Why teachers should stop spoon-feeding feedback

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Teachers should not dole out feedback like sweets but should instead encourage learners to recognise for themselves where their strengths and weaknesses lie so they become more self-reliant in identifying the areas they need to work on, says Steven MacKenzie

Teachers need to stop spoon-feeding students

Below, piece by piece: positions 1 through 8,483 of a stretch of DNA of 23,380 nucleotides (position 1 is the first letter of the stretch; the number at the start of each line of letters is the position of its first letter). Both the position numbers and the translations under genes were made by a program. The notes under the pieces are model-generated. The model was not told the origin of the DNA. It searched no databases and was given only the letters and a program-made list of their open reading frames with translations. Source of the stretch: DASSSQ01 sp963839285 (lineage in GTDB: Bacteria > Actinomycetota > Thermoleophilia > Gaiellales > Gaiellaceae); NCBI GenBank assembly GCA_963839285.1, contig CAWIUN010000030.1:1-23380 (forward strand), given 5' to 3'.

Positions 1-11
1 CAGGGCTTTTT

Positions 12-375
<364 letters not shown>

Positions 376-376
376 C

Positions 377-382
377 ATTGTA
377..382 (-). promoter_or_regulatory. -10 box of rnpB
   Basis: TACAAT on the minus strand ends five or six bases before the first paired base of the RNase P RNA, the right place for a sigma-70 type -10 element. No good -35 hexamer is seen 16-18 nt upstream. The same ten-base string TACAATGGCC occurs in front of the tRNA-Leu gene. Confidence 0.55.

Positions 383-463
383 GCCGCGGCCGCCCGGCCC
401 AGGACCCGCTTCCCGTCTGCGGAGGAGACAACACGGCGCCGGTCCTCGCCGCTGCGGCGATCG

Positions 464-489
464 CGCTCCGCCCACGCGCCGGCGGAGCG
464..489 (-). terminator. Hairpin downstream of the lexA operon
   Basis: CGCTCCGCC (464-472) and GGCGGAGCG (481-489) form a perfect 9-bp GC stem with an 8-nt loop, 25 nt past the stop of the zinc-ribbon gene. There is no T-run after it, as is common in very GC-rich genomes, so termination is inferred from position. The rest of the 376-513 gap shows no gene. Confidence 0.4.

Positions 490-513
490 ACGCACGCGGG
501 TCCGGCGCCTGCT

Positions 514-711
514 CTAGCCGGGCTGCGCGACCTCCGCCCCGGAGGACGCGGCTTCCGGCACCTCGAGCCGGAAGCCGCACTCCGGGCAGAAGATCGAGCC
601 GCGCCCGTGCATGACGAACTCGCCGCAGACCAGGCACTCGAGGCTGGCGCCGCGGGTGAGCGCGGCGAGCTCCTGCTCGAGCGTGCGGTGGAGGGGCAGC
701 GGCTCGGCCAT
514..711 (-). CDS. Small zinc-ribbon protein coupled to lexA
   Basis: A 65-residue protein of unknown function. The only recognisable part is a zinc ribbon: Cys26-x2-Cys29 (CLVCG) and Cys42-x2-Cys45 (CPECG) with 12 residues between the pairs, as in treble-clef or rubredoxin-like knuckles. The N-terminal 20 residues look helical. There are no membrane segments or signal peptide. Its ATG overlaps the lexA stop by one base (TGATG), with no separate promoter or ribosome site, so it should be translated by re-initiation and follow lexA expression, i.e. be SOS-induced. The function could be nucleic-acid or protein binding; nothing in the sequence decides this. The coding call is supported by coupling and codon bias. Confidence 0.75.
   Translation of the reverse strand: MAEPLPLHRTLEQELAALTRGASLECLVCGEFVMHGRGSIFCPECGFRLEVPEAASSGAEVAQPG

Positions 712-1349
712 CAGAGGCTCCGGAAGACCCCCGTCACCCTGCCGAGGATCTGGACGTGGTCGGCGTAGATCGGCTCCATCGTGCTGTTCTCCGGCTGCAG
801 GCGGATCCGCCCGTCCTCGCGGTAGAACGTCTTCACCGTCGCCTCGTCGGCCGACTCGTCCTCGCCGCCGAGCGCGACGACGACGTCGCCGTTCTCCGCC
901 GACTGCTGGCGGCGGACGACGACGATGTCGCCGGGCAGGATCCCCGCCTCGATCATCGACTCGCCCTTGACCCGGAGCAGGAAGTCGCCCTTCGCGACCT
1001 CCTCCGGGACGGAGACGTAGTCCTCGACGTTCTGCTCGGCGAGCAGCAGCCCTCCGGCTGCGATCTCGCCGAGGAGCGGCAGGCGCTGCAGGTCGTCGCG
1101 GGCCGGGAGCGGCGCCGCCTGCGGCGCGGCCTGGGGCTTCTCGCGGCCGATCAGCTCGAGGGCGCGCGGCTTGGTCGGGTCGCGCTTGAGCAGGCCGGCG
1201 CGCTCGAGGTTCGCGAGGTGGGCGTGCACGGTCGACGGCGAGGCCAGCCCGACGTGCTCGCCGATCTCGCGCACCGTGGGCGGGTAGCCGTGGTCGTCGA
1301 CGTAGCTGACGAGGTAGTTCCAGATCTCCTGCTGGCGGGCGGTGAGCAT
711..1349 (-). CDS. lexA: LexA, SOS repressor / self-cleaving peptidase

Students know what they are supposed to say when faced with the question: “How do you know how you are getting on in your classes?” Even the most disengaged 16-year-old will, if pressed, be able to rattle off the traditional sources of feedback they receive.

A year ago, I had a conversation with one of my students, Ben, and asked him the above question. Our chat went as follows:

Ben: “What the teacher tells me when we do tracking.”

Me: “Anything else?”

Ben: (long pause) “Maybe scores on tests?”

Me: (in desperation) “Is that all?”

Ben: (padding his pockets to check his phone is still ...

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